Category Archives: Medical Decision Making

Why Don’t Americans Trust Doctors?

It is an oft recited paradox that Americans like the men or women representing them in Congress, while hating Congress as a whole. In fact, respect for Congress is near all-time lows. In what has to be seen as a … Continue reading

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Wonderful Review of Critical Decisions in Hastings Center Report

I’m not sure why I didn’t notice this earlier, but I just came across a very gracious, even overly generous, review of my book, Critical Decisions in the leading journal of bioethics, The Hastings Center Report. I thought I would … Continue reading

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Found: Billions of Wasted Medicare Dollars

It is well known that Medicare expenditures threaten the financial solvency of the U.S. government. And it is pretty well agreed upon that some of our Medicare spending goes towards wasteful medical care. But which medical care is wasteful and … Continue reading

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Genetic Testing Can’t Do Our Behavioral Dirty Work

Here is the opening of a recent media story, reporting on a noble attempt researchers made to promote colon cancer screening by telling people when their genetic risk of such cancer was elevated: People at average-risk for colorectal cancer (CRC) … Continue reading

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Outpatient Spending Is Catching Up To Hospital Expenditures

For decades now, policymakers have been trying to slow down the growth of healthcare costs. For much of this time, a large part of that effort was directed at hospital spending. American hospitals are extremely expensive, and take care of … Continue reading

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Here’s Why Funding Medical Education Helps Vulnerable Patients

An article in the New England Journal of Medicine in June (no one accused me of being a timely blogger!) shows that academic medical centers often provide poorly-reimbursed services that other healthcare institutions avoid. Where more general hospitals might avoid … Continue reading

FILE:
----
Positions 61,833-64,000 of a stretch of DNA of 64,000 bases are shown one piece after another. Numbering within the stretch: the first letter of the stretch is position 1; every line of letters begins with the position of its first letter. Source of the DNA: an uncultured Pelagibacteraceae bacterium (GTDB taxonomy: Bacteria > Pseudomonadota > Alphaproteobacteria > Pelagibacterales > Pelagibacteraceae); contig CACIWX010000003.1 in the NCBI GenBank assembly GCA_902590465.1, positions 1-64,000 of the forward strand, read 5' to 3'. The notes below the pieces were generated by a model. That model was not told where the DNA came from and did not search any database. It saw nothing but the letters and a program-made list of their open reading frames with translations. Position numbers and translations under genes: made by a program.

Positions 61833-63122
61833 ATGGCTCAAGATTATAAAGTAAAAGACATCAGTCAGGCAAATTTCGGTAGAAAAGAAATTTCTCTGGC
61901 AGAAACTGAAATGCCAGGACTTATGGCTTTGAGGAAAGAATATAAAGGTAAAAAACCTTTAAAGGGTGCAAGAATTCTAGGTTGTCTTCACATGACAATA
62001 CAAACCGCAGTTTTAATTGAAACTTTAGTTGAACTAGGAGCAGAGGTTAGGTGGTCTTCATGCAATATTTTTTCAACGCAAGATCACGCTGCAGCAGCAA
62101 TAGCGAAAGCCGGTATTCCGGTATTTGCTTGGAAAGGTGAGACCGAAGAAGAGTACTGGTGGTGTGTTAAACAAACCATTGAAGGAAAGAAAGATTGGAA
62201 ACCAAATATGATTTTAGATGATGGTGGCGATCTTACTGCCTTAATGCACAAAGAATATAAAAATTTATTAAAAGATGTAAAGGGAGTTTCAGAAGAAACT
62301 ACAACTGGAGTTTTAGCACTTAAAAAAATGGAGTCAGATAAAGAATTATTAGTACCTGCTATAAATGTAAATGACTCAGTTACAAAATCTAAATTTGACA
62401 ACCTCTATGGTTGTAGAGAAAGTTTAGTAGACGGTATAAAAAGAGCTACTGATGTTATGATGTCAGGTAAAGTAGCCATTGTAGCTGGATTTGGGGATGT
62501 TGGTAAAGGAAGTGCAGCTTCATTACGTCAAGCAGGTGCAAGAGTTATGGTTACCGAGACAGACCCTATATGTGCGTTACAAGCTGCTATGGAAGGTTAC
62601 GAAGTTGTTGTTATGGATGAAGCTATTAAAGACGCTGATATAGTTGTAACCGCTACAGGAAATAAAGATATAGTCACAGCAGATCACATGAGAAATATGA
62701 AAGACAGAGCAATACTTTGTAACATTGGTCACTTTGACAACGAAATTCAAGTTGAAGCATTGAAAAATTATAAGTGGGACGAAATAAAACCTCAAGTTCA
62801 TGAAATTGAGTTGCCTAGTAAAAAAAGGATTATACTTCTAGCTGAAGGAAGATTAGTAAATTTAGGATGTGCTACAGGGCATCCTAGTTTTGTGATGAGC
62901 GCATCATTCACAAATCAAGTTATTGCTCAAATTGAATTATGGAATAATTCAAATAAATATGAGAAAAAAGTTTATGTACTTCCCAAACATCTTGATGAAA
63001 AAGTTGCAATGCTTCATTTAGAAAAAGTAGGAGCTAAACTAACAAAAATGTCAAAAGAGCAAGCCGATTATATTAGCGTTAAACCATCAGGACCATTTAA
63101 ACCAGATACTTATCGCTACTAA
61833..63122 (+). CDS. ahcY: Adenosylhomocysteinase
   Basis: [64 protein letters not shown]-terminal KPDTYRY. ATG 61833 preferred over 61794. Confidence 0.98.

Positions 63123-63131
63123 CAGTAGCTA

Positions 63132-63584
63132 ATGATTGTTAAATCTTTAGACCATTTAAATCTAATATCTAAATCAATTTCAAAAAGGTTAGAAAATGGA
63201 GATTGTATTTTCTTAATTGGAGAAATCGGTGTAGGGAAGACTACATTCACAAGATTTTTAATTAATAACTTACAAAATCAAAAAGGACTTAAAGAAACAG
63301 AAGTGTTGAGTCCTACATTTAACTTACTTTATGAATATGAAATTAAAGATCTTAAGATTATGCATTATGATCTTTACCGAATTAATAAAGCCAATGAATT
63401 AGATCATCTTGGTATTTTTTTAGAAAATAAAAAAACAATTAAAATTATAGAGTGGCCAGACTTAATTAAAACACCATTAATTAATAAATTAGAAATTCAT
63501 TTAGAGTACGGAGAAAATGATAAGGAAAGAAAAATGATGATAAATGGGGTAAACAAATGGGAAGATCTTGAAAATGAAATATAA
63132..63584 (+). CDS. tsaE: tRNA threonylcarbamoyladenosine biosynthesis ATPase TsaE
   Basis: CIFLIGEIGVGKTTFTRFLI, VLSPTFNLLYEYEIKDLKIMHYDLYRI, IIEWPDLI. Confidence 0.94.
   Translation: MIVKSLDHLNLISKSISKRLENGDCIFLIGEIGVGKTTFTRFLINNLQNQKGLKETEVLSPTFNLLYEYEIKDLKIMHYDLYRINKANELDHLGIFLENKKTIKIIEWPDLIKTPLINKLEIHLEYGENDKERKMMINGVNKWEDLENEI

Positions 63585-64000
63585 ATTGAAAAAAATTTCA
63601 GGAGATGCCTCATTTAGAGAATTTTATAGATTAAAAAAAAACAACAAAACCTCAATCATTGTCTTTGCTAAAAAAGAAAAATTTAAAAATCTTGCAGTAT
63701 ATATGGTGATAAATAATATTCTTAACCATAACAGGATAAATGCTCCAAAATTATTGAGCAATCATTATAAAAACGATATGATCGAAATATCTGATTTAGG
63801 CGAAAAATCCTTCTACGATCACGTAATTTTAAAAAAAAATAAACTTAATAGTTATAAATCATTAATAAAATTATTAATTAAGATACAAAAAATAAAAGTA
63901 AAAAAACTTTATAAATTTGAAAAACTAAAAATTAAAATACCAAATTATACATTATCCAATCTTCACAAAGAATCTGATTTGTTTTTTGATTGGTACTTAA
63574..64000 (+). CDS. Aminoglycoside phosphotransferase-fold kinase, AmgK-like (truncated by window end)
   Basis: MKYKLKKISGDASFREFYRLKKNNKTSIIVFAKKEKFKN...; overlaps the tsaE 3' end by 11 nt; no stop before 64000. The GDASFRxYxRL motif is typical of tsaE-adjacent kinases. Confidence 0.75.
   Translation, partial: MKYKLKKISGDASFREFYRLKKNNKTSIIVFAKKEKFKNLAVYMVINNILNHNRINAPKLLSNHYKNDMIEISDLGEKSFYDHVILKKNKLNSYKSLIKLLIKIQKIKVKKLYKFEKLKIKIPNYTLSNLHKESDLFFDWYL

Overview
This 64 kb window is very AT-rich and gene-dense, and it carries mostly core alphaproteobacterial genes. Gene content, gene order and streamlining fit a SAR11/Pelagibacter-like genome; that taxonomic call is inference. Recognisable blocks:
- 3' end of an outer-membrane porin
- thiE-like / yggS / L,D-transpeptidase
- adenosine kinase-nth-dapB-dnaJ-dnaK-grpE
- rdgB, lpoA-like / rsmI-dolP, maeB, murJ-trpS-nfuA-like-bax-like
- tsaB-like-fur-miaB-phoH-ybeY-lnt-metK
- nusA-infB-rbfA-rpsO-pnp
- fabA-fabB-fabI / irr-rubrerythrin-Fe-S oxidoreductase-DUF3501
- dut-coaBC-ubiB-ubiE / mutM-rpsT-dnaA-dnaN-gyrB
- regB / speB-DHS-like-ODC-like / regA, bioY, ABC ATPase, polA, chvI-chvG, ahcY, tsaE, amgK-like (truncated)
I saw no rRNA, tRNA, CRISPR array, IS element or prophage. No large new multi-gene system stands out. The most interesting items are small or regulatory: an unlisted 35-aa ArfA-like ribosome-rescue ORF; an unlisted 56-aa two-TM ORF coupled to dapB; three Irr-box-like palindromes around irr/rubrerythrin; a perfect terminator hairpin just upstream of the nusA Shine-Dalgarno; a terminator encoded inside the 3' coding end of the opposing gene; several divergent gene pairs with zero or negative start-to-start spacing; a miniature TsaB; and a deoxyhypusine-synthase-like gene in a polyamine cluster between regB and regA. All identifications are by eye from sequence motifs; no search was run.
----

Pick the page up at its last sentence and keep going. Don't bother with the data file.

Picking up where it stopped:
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How Medicare Is Punishing Hospitals That Care For Poor People

Such a no-brainer: If patients who receive care at Hospital A are more likely to get readmitted to the hospital 10, 20 or 30 days after discharge than patients in Hospital B, then Hospital A must be doing something wrong. … Continue reading

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The Best-Selling Biologic Drugs

Biologic drugs are a big deal for the pharmaceutical industry right now. Blockbuster chemicals for common conditions like diabetes and hypertension are largely things of the past. We’re getting pretty good at controlling those conditions, and few people expect a … Continue reading

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Racial Disparities in Outcomes after Heart Attack Were Eliminated by Free Prescriptions

High costs make it hard for many patients to afford their medications. That’s why some medical experts believe we should give important medications to patients for free, to see if that improves their health outcomes. One famous example of this … Continue reading

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Could Pay-For-Performance Lead To Overuse Of Antibiotics?

Not long ago, the Joint Commission (a healthcare quality organization) established that patients with pneumonia should receive antibiotics within four hours of diagnosis. Timely diagnosis and treatment can be the difference between life and death in patients with this illness. … Continue reading

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